This post is focused on the past and present presidents of South Africa from post-apartheid till date. South Africa is the southernmost country in Africa and one of the most respected and modernized countries in Africa. It is headed by a president elected by the national assembly and is always the party leader with the majority of the members of the assembly.
From 1961 to 1994 the president’s office was known as the state president’s office, the president and the now-defunct prime minister were both responsible for governing the country. In 1983, the constitution was amended and the prime minister’s office was abolished. In 1993, the constitution was amended to limit the presidential term in office to a maximum of two five-year terms. After the end of the infamous apartheid rule in 1994, South Africa had five presidents, with Nelson Mandela as the first post-apartheid president.
Without wasting much time let us quickly examine the topic South Africa Presidents form the post-apartheid up to this moment.
Presidents of the Republic of South Africa
Nelson Rolihlahla Mandela was the first post-apartheid president in South Africa and the first black president in South Africa. He was born on July 18, 1918, and served as president of South Africa from 1994 to 1999. He is recognized worldwide for his role in anti-apartheid. Before joining active politics, he worked as a lawyer in Johannesburg. He later joined anti-colonial politics and co-founded the African National Congress (ANC) Youth League. He led several protests and was later unsuccessfully charged with treason, however, in 1961 he led a sabotage campaign against the government, and in 1962 he was arrested and given a life sentence. He served 27 years on Robben Island and then on Pollsmoor and finally on Victor Vester. He was released from prison on February 11, 1990. Mandela served a single presidential term, but for his efforts in anti-apartheid and the reconstruction of South Africa, he is remembered as the “father of the nation”. He received more than 250 honors including the coveted Nobel Peace Prize. He died on December 5th, 2013 after suffering a respiratory problem.
Thabo Mbeki served as South Africa’s second post-apartheid president. He served for nine years, from June 14th, 1999 until September 24th, 2008. He resigned from office nine months before the end of his second term after a judge found guilty of interfering with the National Prosecuting Authority. In January 2009, the appeals court overturned the decision, but his resignation remained. Much was expected of Mbeki since he succeeded Mandela, during his regime, the economy grew 4.5% per year. There was a huge creation of jobs and the middle class grew at a faster pace. He made the country a focal point for international investors. He led the development of economic blocks such as BRIC (Brazil, Russia, India and China) and India-Brazil-South Africa (IBSA).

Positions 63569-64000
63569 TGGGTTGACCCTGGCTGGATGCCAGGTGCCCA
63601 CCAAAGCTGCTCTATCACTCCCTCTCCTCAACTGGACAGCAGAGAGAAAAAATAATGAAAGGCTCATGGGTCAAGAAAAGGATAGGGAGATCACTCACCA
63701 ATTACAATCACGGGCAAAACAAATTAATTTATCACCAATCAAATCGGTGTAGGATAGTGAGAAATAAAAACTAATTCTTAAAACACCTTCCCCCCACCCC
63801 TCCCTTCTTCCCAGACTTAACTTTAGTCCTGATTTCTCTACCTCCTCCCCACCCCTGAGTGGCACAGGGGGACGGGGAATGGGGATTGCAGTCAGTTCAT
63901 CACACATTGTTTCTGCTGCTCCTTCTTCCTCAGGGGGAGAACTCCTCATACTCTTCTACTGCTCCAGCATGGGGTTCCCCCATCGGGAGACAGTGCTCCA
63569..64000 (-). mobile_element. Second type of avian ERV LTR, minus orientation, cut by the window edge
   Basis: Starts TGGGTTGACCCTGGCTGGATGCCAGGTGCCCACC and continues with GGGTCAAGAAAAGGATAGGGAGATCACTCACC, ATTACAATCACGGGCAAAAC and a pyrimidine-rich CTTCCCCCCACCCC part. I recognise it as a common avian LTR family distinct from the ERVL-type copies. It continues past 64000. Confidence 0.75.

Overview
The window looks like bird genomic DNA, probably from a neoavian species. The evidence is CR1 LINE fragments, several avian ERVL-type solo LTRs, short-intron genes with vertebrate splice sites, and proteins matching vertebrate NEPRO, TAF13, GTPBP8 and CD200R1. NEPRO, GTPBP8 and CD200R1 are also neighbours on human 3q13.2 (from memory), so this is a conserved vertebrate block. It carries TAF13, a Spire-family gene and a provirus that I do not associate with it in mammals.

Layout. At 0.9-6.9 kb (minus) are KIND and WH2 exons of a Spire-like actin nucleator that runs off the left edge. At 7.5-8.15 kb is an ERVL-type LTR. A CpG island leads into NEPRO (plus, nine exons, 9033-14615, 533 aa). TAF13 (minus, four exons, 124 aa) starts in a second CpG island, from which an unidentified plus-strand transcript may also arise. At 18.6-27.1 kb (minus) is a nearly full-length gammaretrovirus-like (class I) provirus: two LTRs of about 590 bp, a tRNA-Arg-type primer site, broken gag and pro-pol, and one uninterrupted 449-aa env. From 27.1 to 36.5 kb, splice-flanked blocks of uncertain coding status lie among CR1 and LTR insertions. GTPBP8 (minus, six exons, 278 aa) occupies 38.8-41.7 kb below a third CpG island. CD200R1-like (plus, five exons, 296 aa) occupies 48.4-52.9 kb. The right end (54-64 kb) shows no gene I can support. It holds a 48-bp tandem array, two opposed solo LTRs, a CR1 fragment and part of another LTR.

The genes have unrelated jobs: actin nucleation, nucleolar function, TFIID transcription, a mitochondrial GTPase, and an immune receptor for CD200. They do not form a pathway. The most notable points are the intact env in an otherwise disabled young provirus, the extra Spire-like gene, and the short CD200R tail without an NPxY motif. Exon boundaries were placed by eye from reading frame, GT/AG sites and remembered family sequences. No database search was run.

Kgalema Petrus Motlanthe was South Africa’s third post-apartheid president. He served the shortest term in office, one that lasted just eight months from September 25, 2008 until May 9, 2009. Motlanthe took office after Mbeki’s resignation since he was the vice president and is South Africa’s first Nothern Sotho-speaking president. He refused to run for president and was named vice president when Jacob Zuma took office in 2009. He served as South African vice president from 2007 until 2012. Before joining politics, he was a trade unionist and a member of Umkhonto we Sizwe, an ANC military wing. He is believed to be a silent political operator behind Jacob Zuma’s success.
Jacob Gedleyihlekisa Zuma took office in 2009. Zuma also served as vice president from 1999 until 2005. Zuma was a controversial president, having faced a significant number of legal challenges, including accusations of rape and corruption. He is also known to be a polygamist with six wives. He joined politics in 1959, and in 1963 he was arrested along with 45 other activists and served ten years on Robben Island with Nelson Mandela. He described himself as a socialist president and was widely supported by the ANC unions and women and young leagues. Zuma resigned on February 14, 2018 facing a motion of distrust and the request for his removal from the ANC.
Current President: Cyril Ramaphosa
Cyril Ramaphosa became the acting and fifth president of South Africa on February 15, 2018 after Zuma’s resignation. From 2014 to 2018, Ramaphosa had previously served as vice president of South Africa. He is known to be Nelson Mandela’s preferred choice as future president, having participated in negotiations to end apartheid peacefully and in the development of the first democratic election from South Africa.